My August was spent slowly counting down to nursery starting. It was like a broken tap that has a slow drip. I was very aware that it was happening, but I could do nothing about it.
Nursery is a strange concept for me. In New Zealand, our children may go to kindergarten, but it is not standard, and there are definitely no uniforms.
And, they would not start until they are four. It does not matter when in the year they turn four, they would start on, or just after, their
fourth birthday. Our school year also runs February to December (after our summer holidays), so the idea of starting school in the middle of the year throws my whole seasonal pattern off.
With all this behind me, I found myself putting a uniform on my three-year-old in September and sending him to nursery. It was upsetting for me to leave him in the school and walk away. I cried. I am not the first mother to do so.
But, my tears stem from Patrick. It all goes back to him.
When you have to leave a hospital without your baby, it leaves a mark on your life. Leaving that school without Shay was that situation in a
different environment. And, I know that they are not the same, but leaving somewhere without my child, whether in hospital or at school, feels the same to my brain and heart.
I was proud of Shay though. My wee boy all grown up.
I cannot believe that he has started school. Where has the time gone? These are all things that you have heard before. But, for me, I said all these things while tryingnot to cry.
Shay has settled in well and I have asked for Patrick to be included in Shay’s schooling. If there is chat about family, I want Shay to be able to talk about Patrick. I want the teachers to put Patrick’s name on any family tree that may be made. I do not want Shay to ever think that Patrick is not part of the family, or that he cannot talk about his brother. Life is complicated.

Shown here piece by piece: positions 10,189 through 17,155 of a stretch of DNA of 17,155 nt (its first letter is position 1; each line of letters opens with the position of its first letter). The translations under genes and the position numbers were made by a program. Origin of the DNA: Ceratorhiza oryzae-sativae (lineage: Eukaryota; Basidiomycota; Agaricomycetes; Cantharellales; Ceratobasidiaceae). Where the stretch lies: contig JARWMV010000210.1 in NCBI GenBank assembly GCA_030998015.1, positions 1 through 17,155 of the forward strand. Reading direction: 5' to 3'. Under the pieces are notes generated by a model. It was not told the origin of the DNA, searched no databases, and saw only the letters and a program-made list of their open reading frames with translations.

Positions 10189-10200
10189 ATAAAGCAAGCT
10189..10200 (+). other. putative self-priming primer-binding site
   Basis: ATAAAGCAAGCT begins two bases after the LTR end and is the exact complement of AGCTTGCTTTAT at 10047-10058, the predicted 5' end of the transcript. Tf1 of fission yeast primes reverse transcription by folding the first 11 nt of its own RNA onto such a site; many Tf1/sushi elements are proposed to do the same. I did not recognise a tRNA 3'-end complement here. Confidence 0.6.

In some ways I feel like Shay misses out.
Nothing is simple anymore.
This milestone is not the happy event that it should be. I have to think about things that I should not have to worry about. I am already conscious of the fact that I will do none of this next year - Patrick should be starting nursery next year. Like I have said before, everything is tainted with loss and sadness.
And, I am not alone. For some families in the area, and indeed further afield, there was no child to put a uniform on.
There was no schoolbag to buy or new shoes to purchase.
They had no child to stand in the doorway and have pose for that obligatory first day at school photo.
Their doorway was empty. The impact of losing a baby is huge; the effects are felt forever.
It is not just the death of the baby, it is the missing out on all their milestones also.
Any parent who has lost a baby, or child, is aware of when their child should have started school.
They know too well what other children in the area are starting school; what children could have been their child’s friend and playmate.
This time of year can be so unbelievably hard.
So, for all of you who sent children away to school at the start of the month, spare a thought for all of those who could not. 
And, if you know someone in this situation, why not ask how they are doing? Acknowledgement can go a long way.